Clarissa: Or, The History of a Young Lady Comprehending the Most Important Concerns of Private Life; and Particularly Shewing the Distresses that May Attend the Misconduct Both of Parents and Children, in Relation to Marriage, Volume 1
B. Tauchnitz, 1862
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Pagina 149 - hest to say so ! Fer. Admired Miranda ! Indeed the top of admiration ; worth What's dearest to the world ! Full many a lady I have eyed with best regard ; and many a time The harmony of their tongues hath into bondage Brought my too diligent ear : for several virtues Have I liked several women ; never any With so full soul, but some defect in her Did quarrel with the noblest grace she owed, And put it to the foil : but you, O you, So perfect, and so peerless, are created Of every creature's best.
Pagina 276 - You know my mother now and then argues very notably; always very warmly at least. I happen often to differ from her; and we both think so well of our own arguments, that we very seldom are so happy as to convince one another. A pretty common case, I believe, in all vehement debatings. She says, I am too witty; Anglice, too pert; I, that she is too wise; that is to say, being likewise put into English, not so young as she has been.
Pagina 423 - And let the counsel of thine own heart stand : for there is no man more faithful unto thee than it. For a man's mind is sometime wont to tell him more than seven watchmen, that sit above in a high tower.
Pagina 172 - Though now his mighty soul its grief contains, He meditates revenge who least complains; And, like a lion, slumb'ring in the way, Or sleep dissembling, while he waits his prey, His fearless foes within his distance draws, Constrains his roaring, and contracts his paws; 450 Till at the last, his time for fury found, He shoots with sudden vengeance from the ground...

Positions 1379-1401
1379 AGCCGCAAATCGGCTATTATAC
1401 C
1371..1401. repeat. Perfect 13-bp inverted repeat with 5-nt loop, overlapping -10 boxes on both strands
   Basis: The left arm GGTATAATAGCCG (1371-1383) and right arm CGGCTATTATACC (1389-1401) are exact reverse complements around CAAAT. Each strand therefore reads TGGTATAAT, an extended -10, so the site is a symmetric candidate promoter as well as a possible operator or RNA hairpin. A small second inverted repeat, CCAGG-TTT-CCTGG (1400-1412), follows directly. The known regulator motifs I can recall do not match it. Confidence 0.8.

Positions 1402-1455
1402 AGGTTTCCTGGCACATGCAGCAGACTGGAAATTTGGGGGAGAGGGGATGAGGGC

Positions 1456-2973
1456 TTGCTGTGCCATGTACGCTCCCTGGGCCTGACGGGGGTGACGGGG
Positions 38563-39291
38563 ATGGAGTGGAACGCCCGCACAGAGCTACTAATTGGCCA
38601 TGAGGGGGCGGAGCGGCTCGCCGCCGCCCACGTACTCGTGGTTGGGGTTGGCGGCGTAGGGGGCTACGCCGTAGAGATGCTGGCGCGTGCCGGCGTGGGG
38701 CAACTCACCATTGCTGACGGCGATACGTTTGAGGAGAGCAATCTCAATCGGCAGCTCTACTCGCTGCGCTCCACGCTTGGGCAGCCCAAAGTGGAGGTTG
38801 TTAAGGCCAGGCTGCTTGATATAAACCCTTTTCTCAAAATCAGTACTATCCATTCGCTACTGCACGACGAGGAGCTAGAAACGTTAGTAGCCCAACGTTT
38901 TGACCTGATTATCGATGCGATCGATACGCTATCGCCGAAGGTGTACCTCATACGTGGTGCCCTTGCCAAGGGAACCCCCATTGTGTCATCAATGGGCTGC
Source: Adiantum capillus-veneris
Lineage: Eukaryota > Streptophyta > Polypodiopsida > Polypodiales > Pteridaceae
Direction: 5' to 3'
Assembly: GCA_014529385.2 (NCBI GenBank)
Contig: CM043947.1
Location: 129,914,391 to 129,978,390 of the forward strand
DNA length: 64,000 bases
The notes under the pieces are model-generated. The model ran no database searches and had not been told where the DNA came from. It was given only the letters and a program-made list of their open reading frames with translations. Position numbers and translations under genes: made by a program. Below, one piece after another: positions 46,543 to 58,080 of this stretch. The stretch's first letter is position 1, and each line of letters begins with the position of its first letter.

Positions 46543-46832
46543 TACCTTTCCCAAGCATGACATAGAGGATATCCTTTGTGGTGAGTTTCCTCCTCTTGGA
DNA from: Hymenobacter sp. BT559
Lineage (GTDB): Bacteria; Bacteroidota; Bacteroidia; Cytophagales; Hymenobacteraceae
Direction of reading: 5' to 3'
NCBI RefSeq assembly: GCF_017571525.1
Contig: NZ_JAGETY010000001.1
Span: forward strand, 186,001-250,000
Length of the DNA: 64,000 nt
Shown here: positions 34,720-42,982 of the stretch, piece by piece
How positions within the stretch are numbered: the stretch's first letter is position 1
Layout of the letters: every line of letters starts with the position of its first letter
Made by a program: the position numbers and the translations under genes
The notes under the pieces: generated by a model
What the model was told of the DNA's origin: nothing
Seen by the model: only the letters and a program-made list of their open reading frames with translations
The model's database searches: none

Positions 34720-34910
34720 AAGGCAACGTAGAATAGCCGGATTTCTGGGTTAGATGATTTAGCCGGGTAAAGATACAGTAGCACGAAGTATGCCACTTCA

Pagina 422 - And her father hear her vow, and her bond wherewith she hath bound her soul, and her father shall hold his peace at her: then all her vows shall stand, and every bond wherewith she hath bound her soul shall stand.
Pagina 11 - But then, stepping to the glass, she complimented herself, 'That she was very well : that there ' were many women deemed passable who were inferior to ' herself: that she was always thought comely; and come...
Pagina 228 - Heigh-ho! (mocking me, for I sighed to be thus fooled with,) and do you sigh, love? — Well then, as it will be a solemn wedding, what think you of black velvet, child? — Silent still, Clary? — Black velvet, so fair as you are, with those charming eyes, gleaming through a wintry cloud, like an April sun! — Does not Lovelace tell you they are charming eyes? — How lovely will you appear to every one! — What! silent still, love? — But about your laces, Clary?
Pagina 262 - With joy I hear the solemn sound, Which midnight echoes waft around, And sighing gales repeat. Fav'rite of Pallas! I attend, And, faithful to thy summons, bend At Wisdom's awful seat.
Pagina 4 - All the letters are written while the hearts of the writers must be supposed to be wholly engaged in their subjects (the events at the time generally dubious) : so that they abound not only with critical situations, but with what may be called instantaneous descriptions and reflections (proper to be brought home to the breast of the youthful reader) ; as also with affecting conversations, many of them written in the dialogue or dramatic way. " Much more lively and affecting...
Pagina 37 - You know, my dear, that there is a good deal of solemnity among us. But never was there a family more united in its different branches than ours. Our uncles consider us as their own children, and declare that it is for our sakes that they live single. So that they are advised with upon every article relating to us, or that may affect us.